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Do not allow district nursing to die out

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District nurses need an implementation plan too District nurses need an implementation plan too

Last week, the DH hosted an event, attended by health secretary Andrew Lansley, health minister Anne Milton and Viv Bennett, the department's director of nursing, to showcase the achievements of 26 Early Implementer Sites, delivering the health visitor implementation plan 2011-15.

Published last year, this detailed a 'call to action to expand and strengthen health visiting services'. It is supported by a target to increase health visitor numbers by 4,200 by 2015.

The event celebrated innovation. Work is being done to bridge gaps between health visitors, GPs and children's centres; boost breastfeeding support; establish safeguarding workshops; and develop maternal mental health services.

So while it would be premature to say that all looks rosy in health visiting, progress is being made and workforce numbers are heading in the right direction.

There is a less happy outlook for other nursing disciplines: school nurses have voiced concerns that March's Vision and model for school nursing made no reference to increasing workforce numbers, despite greatly extending the role and remit of the school nurse.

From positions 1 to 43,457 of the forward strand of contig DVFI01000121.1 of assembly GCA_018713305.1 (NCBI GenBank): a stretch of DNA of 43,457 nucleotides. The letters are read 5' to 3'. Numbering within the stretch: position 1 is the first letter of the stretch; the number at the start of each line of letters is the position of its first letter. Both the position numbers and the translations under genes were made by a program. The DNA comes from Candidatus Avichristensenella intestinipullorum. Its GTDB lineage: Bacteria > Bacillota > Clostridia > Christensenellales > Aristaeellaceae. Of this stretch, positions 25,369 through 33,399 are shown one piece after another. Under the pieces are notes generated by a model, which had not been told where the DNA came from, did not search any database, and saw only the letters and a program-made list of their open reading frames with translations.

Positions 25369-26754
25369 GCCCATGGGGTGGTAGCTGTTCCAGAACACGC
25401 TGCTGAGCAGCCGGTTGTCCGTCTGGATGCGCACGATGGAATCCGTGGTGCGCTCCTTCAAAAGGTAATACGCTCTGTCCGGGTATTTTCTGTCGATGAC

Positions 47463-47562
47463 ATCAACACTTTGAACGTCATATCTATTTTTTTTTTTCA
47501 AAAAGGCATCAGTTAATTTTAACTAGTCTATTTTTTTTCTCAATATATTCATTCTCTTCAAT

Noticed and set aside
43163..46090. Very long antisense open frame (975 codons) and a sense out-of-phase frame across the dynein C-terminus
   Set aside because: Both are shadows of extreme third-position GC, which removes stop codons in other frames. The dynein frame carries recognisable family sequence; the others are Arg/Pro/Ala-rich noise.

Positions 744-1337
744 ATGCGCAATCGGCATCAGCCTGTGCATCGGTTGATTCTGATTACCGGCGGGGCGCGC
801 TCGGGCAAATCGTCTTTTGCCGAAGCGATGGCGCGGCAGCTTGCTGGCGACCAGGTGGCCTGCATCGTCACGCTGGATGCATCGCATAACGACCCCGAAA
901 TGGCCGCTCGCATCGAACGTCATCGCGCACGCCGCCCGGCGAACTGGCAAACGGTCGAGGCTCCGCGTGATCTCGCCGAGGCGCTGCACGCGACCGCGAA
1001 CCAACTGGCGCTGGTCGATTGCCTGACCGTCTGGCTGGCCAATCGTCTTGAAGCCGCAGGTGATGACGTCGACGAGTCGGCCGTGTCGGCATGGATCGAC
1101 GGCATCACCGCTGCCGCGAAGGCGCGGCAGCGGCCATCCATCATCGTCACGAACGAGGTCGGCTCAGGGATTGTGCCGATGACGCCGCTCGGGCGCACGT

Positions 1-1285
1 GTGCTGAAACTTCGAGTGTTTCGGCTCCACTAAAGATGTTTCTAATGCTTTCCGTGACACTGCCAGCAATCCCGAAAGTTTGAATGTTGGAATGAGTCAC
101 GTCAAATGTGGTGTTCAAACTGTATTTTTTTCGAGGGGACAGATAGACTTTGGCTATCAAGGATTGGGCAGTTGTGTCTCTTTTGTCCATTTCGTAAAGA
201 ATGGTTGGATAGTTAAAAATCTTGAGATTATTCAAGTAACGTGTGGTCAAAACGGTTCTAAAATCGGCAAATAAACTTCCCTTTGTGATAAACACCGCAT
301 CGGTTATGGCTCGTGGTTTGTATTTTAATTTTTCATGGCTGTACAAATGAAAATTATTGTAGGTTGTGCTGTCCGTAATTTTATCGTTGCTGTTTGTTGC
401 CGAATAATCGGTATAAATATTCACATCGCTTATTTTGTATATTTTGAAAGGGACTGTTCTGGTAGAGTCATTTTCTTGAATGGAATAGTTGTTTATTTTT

And district nursing is, to put it frankly, in dire straights. Last month (IN, 2 April), RCN policy director Howard Catton warned that an ongoing decline in district nurse numbers has the potential to 'wipe out the district nursing workforce in a decade'.

Despite this, ministers have no plans to set targets for district nurse recruitment. 'With health visitors, we were picking up a profession that was not just depleted but was in almost terminal decline,' said Ms Milton, explaining why there is a target for health visitors but for no-one else.

This makes little sense: district nursing is in real trouble. Ministers must commit to boosting the workforce and how can this be done without focused targets of some kind?

Sarah Wild, editor, Independent Nurse

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